Then, a friend shared with me a very intense, yet grace-filled journey where this friend’s family was on the receiving end of the very same words and attitudes filling my Facebook wall. We dove deep, deep into what it means when so-called “social issues” become your own issues and you’re walking in someone’s shoes. “This is grace,” I thought to myself. “This is light and love conquering darkness.”
And on and on the universe’s synchronicity went. Chance encounters. Random meetings. For every angry comment, for every mean word spoken, a positive conversation made with grace and acceptance seemed to balance it out.
Why being a light worker matters so much
I take the Buddha’s teachings to heart when he teaches on non-judgment and non-reaction. Eckhart Tolle warns against feeding the pain-body and continuing the ego’s cycle of pain. But as I watched this week unfold, I realized that while we should never respond to pain with pain or fight darkness with darkness, we must absolutely respond with all the light and love we can muster. Like Marianne Williamson says, as we let our own light shine, we unconsciously give other people permission to do the same. As we are liberated from darkness, our presence automatically liberates others.
We cannot be idle and stand by. We owe it to ourselves and to others to shine that light bright. Shine that light when it comes to equality and acceptance. Shine that light on gender issues. On homelessness. On child poverty. On everything.
And when we encounter darkness, how do we keep our light glowing and shining? How do we keep others from stealing our energy ? Here’s what this week taught me:
- Never judge why someone is saying or doing what they’re saying or doing. Don’t get pulled into the judgment trap where we think we are somehow elevated and someone else is lower. We are all on a journey and we are just getting a glimpse of a specific moment in someone’s specific path, and we have no idea where our paths are leading each of us!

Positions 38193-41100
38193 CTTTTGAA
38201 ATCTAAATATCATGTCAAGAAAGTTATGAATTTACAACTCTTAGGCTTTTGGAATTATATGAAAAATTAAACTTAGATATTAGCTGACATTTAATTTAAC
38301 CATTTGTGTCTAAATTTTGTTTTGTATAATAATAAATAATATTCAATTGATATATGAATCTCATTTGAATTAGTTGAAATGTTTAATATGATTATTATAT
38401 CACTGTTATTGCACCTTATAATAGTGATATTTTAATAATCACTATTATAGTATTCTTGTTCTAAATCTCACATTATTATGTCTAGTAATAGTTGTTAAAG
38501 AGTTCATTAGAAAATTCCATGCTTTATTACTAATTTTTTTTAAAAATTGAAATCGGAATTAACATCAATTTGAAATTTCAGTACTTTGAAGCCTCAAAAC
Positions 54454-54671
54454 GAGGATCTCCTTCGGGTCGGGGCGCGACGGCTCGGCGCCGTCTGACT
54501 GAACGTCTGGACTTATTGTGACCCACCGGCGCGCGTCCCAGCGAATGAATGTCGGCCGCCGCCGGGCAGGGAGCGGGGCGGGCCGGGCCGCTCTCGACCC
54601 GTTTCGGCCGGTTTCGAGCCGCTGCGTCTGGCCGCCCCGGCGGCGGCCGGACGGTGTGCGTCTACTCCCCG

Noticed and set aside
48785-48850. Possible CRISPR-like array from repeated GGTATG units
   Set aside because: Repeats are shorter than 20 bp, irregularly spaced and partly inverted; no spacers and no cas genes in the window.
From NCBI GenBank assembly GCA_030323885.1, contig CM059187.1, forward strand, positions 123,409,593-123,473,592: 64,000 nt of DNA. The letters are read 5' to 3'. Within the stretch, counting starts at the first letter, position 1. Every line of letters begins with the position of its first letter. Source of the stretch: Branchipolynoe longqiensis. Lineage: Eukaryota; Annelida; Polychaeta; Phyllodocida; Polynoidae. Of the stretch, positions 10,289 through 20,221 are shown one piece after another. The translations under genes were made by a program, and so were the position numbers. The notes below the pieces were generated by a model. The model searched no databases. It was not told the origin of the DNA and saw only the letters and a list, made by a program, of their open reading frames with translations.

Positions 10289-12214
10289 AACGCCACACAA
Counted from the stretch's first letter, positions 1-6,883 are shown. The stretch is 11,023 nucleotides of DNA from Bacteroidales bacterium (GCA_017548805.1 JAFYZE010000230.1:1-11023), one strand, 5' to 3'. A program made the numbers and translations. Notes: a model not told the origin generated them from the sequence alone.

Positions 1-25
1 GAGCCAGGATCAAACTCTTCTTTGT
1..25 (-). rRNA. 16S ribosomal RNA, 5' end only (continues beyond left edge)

- Stay engaged with positive energy. I love that the universe delivered these random encounters that showed me the power of the light. Now, I will be more intentional about seeking it out. Iron sharpens iron. A candle pushed against another candle makes both burn even brighter. Surround yourself with people who are pushing for the light, who are fighting for that burning soul-glow.
- Speak up for other people’s light. This is a hard one for me, but as I learned this week, people are watching. Our words and our stories either build people up or tear them down. There is no in-between. C.S. Lewis said it well when he wrote, “It is a serious thing to live in a society of possible gods and goddesses, to remember that [every person we meet] may one day be a [god] or else a [devil]. All day long we are…helping each other to one or the other of these destinations.” If you aren’t fighting for someone’s ability to shine, if we aren’t liberating them to glow big and loud, we are diminishing their power. And the entire world is a darker place if we extinguish each other’s flames.
- Thank others whenever you see them trying to shine. Speak light into them. You cannot give away too much of your light and you will not run out. Spread that energy. Pour into those who are fighting for love, and help them fend off any darkness that they may feel creeping in.
The light of the world brings peace to every mind through your forgiveness. You are the means God has appointed for the salvation of the world.
– A Course in Miracles